The Mongolian Conspiracy, by Rafael Bernal, brings slick Noir tropes to 1960’s Mexico City. Ostensibly a political thriller, the action follows Filiberto Garcia, an aging veteran of the Mexican Revolution and killer-for-hire contracted by the police to investigate an assassination plot. These rumors, apparently originating from Mongolia, send Garcia on the prowl through the city’s gritty Chinatown, and as the plot unravels: farther and farther a field. The scenes trend pulpy: Garcia seduces a possible femme fatale, he shoots up an opium den, and he brings the investigation to a very Sam Spade finish. The novel has the sheen of 60’s political thrillers (The Day of the Jackal, Z, Topaz), especially as Garcia meets operatives from the CIA and KGB. But these encounters, madcap and witty, capture the tone that makes The Mongolian Conspiracy more compelling than any ordinary political thriller.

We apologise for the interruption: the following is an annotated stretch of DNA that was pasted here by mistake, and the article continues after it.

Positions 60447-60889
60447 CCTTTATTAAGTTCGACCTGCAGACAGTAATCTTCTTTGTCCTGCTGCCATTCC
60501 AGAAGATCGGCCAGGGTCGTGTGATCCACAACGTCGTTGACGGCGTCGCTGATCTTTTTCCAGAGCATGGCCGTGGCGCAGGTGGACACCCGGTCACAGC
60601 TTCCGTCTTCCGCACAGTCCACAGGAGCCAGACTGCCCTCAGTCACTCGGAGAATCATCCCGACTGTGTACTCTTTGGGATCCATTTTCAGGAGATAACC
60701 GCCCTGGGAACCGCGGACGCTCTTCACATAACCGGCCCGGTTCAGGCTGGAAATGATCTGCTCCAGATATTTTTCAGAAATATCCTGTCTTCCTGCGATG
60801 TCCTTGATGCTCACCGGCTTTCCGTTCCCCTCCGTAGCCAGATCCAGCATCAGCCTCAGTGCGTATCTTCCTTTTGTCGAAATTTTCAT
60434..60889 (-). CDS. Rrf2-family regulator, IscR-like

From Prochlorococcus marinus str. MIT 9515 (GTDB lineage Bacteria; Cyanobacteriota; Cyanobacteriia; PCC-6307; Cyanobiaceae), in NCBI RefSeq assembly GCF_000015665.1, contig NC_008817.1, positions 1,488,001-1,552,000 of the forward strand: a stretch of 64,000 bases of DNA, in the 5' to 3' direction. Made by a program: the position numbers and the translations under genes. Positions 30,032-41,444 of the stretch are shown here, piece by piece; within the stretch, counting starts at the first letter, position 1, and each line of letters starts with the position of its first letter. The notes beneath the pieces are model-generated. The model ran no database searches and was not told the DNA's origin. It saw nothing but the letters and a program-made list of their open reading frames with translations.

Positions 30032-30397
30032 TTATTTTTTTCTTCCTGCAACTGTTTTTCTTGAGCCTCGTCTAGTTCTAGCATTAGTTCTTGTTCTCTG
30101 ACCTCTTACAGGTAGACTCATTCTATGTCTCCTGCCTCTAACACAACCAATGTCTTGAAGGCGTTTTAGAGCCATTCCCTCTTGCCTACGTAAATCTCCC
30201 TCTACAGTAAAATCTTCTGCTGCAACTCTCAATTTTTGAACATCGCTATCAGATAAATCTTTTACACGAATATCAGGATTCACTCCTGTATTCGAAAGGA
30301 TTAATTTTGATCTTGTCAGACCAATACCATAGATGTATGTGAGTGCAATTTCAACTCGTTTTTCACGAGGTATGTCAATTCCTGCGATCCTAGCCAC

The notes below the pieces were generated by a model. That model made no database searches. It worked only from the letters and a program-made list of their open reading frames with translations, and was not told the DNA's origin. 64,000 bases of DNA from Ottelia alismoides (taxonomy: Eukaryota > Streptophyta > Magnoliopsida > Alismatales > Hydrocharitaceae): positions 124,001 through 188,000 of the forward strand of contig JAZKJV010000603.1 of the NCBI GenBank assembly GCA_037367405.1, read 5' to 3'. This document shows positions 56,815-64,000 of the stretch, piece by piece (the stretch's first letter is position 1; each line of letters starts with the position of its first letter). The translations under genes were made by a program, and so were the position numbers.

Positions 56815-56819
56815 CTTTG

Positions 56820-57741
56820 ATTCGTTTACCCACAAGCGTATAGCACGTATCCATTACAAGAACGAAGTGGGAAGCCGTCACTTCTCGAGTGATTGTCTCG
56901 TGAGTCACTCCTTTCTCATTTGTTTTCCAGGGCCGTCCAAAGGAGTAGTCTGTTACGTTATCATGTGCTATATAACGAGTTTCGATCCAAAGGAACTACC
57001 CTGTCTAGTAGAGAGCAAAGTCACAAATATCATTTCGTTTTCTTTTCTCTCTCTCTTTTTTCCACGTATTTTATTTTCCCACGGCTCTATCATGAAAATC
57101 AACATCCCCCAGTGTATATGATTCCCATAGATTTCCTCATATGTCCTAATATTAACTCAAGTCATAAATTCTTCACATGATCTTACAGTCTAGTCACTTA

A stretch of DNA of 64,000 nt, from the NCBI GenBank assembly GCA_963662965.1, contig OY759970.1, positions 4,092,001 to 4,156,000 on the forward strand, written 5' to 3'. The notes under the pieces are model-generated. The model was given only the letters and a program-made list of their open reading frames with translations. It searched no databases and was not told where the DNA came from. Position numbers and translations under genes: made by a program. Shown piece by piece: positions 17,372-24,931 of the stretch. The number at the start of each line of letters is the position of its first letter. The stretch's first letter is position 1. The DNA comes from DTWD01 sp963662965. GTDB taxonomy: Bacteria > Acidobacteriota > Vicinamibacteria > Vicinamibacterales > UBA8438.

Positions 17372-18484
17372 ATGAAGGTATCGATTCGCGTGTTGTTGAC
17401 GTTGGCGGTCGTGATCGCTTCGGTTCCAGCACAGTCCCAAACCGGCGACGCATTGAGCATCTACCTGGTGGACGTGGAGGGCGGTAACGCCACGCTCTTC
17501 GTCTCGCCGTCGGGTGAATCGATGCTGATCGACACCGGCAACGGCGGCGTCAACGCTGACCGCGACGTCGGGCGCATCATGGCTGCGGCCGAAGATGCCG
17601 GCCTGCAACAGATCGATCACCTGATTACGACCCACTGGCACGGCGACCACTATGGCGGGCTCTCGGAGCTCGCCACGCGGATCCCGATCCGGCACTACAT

May 6th, 2014 / 12:00 pm